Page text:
your brain will click right in.
See the section on the impact of whaling:
> However, it is suggested that the removal of large whales might have reduced the total biomass of the deep sea by more than 30%. Whales stored massive amounts of carbon that were exported to the deep sea during whale fall events. Whaling has thus also reduced the ability of the deep sea to sequester carbon.
When I woke up this morning, I had no idea that deep sea whale carcases would constitute an entire hidden global ecosystem, but that's just another day on HN I guess.
The sheer biomass we've removed from the ocean is staggering though, and the cascading effect on the deep sea ecosystems must be immense. There is so much less food to fall down there now.
I'm on the BC coast, with a few acres of mostly-forest, and have some examples of these right in the yard. Even the stumps of much larger trees logged long ago, support fair-sized younger trees today.
I agree, it’s fascinating!
Or perhaps you wouldn't make it all the way down because you'd get eaten all at once by some larger creature? Or destroyed by pressure?
I thought this may be a colloquial expression of IT infrastructure admins when all their Docker hosts suddenly fail.
> In the past three years whale fall sites have come under scrutiny, and new species have been discovered, including potential whale fall specialists
>It has been suggested that the whaling industry has had an effect on the biological pump through the elimination of many large whales, reducing the amount of whale falls. The effects of this on benthic whale fall community assemblages is not well understood. However, it is suggested that the removal of large whales might have reduced the total biomass of the deep sea by more than 30%. Whales stored massive amounts of carbon that were exported to the deep sea during whale fall events.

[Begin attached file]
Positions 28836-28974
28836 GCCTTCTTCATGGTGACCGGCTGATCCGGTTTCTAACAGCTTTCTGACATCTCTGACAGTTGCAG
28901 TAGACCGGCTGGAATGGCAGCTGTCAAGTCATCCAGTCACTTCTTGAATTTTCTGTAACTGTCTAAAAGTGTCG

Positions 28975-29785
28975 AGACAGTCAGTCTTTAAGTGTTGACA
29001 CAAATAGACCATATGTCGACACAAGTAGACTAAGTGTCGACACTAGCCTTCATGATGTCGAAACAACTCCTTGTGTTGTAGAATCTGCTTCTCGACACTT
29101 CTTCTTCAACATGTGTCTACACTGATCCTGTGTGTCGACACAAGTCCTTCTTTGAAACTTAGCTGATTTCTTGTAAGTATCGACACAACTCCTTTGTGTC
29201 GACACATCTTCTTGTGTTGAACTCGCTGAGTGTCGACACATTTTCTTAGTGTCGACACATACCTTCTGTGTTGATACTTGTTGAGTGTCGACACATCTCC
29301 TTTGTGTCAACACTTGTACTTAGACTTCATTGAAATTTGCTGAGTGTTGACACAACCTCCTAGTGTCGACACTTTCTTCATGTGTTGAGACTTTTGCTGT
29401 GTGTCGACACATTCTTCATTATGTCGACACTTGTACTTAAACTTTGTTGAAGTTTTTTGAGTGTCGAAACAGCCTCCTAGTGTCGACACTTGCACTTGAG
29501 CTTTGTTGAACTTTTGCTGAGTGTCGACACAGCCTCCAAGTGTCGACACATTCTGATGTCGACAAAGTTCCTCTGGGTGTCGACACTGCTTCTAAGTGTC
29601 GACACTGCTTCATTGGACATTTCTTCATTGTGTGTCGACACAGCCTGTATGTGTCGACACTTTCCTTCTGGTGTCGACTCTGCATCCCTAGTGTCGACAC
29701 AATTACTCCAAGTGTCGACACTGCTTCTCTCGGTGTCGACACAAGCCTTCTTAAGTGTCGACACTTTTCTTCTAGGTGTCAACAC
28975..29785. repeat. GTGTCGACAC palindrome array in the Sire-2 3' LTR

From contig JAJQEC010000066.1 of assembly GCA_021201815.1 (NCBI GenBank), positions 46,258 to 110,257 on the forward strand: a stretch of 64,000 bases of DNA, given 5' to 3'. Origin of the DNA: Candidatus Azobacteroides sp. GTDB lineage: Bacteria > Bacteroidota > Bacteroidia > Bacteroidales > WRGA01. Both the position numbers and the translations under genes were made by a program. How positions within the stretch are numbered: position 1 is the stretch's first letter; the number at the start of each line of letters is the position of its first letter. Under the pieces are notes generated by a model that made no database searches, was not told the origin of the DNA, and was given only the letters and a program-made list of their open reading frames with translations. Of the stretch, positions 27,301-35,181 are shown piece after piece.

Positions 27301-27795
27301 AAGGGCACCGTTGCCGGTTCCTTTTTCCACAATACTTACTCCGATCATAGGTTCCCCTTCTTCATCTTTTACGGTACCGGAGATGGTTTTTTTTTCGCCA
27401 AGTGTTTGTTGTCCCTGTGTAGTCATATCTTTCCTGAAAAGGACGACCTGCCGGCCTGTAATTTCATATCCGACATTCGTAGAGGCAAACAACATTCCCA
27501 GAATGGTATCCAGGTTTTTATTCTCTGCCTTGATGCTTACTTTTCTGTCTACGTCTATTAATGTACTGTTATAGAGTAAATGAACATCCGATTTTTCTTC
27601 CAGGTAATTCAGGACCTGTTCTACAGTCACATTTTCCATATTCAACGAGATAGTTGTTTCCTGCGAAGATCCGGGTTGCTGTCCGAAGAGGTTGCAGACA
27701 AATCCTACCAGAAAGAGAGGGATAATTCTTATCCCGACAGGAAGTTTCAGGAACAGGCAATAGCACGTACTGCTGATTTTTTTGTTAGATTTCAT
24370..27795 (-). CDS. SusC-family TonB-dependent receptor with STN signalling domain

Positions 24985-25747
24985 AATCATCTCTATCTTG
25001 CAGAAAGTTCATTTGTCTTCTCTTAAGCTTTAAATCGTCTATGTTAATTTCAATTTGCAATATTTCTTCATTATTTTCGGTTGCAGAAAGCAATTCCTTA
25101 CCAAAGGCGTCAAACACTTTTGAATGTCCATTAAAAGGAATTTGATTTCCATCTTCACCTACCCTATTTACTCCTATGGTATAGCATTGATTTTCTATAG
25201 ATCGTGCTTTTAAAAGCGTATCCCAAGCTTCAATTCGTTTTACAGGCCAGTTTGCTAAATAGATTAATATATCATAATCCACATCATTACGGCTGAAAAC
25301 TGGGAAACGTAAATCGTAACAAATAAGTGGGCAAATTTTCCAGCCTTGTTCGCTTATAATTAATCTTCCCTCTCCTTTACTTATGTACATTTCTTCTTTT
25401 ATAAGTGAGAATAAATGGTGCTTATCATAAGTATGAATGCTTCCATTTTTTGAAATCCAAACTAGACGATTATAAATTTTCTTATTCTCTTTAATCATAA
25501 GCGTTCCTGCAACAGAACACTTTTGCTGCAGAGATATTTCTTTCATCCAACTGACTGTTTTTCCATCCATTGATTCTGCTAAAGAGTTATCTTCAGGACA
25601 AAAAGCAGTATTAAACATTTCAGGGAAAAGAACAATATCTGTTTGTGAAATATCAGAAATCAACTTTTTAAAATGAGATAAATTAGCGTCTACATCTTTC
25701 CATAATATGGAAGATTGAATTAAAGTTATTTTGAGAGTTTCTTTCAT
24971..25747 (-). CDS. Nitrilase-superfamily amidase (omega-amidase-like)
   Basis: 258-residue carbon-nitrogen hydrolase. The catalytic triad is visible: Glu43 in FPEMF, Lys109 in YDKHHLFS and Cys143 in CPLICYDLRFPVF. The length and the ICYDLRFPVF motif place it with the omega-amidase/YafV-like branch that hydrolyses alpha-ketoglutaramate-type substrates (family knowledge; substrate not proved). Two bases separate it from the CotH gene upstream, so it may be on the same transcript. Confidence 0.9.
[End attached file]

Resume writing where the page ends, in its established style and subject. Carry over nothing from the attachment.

>Whaling has thus also reduced the ability of the deep sea to sequester carbon. Carbon can be sequestered for hundreds to thousands of years in the deep sea, supporting benthic communities. It is estimated that, in terms of carbon sequestration, each whale is equivalent to thousands of trees.
Note that this is a vague impression of a topic I know next to nothing about; I could easily be wrong here.
I'm not sure if our primary goal in "improving nature" is to help "nature" or simply keep nature sustainable for humans and future humans.
I think we usually see two distinct failure modes; either a company rots from the inside and loses a significant portion of its peak value before finally succumbing to an acquisition, at which point the single acquirer picks their bones dry. Or a massive company fails in a spectacular fashion, like we might see with some airlines in the next few months, but isn’t it also true that either they will restructure in bankruptcy or a large single competitor will come and sweep them up?